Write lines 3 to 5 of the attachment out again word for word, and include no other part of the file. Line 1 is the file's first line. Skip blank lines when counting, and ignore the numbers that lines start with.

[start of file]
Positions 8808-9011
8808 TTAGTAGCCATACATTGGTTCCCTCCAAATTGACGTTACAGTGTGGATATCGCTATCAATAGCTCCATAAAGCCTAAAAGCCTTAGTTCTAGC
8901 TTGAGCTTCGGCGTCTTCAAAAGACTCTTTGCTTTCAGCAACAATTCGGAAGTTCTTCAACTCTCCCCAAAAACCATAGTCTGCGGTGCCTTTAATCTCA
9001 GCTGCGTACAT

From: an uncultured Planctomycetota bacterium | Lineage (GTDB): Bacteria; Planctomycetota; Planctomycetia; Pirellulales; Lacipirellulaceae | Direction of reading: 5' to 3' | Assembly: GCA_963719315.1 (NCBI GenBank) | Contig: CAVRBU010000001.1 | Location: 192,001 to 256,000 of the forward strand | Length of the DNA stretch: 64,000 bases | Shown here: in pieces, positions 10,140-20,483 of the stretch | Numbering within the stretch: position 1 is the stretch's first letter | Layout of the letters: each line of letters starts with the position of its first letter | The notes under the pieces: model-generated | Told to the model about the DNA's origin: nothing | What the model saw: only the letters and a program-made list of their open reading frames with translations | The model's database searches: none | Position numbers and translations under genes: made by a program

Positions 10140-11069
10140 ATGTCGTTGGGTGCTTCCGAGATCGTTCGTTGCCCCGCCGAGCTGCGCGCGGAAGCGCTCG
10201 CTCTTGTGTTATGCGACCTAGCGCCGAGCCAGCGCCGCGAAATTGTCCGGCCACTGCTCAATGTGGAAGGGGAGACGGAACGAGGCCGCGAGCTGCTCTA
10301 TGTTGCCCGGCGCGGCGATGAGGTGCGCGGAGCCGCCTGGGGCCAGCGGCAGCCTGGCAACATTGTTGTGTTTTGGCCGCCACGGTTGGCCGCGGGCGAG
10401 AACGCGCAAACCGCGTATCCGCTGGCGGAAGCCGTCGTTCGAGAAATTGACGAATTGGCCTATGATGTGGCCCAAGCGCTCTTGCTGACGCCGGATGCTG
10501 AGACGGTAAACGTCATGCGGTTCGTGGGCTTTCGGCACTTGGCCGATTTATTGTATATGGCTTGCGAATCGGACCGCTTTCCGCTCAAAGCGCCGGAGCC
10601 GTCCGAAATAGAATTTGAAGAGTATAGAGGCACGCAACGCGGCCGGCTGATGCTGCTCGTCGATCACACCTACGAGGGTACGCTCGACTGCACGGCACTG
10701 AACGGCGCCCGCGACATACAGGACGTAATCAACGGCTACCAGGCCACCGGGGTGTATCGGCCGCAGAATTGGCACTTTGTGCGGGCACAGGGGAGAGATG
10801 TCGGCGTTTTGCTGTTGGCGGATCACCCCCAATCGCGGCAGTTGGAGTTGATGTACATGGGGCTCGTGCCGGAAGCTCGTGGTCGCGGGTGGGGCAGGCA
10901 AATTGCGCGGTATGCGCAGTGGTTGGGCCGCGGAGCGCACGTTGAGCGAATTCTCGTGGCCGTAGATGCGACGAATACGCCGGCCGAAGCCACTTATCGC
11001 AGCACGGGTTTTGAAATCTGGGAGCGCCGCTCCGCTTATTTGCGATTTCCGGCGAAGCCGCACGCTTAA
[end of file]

8901 TTGAGCTTCGGCGTCTTCAAAAGACTCTTTGCTTTCAGCAACAATTCGGAAGTTCTTCAACTCTCCCCAAAAACCATAGTCTGCGGTGCCTTTAATCTCA
9001 GCTGCGTACAT

From: an uncultured Planctomycetota bacterium | Lineage (GTDB): Bacteria; Planctomycetota; Planctomycetia; Pirellulales; Lacipirellulaceae | Direction of reading: 5' to 3' | Assembly: GCA_963719315.1 (NCBI GenBank) | Contig: CAVRBU010000001.1 | Location: 192,001 to 256,000 of the forward strand | Length of the DNA stretch: 64,000 bases | Shown here: in pieces, positions 10,140-20,483 of the stretch | Numbering within the stretch: position 1 is the stretch's first letter | Layout of the letters: each line of letters starts with the position of its first letter | The notes under the pieces: model-generated | Told to the model about the DNA's origin: nothing | What the model saw: only the letters and a program-made list of their open reading frames with translations | The model's database searches: none | Position numbers and translations under genes: made by a program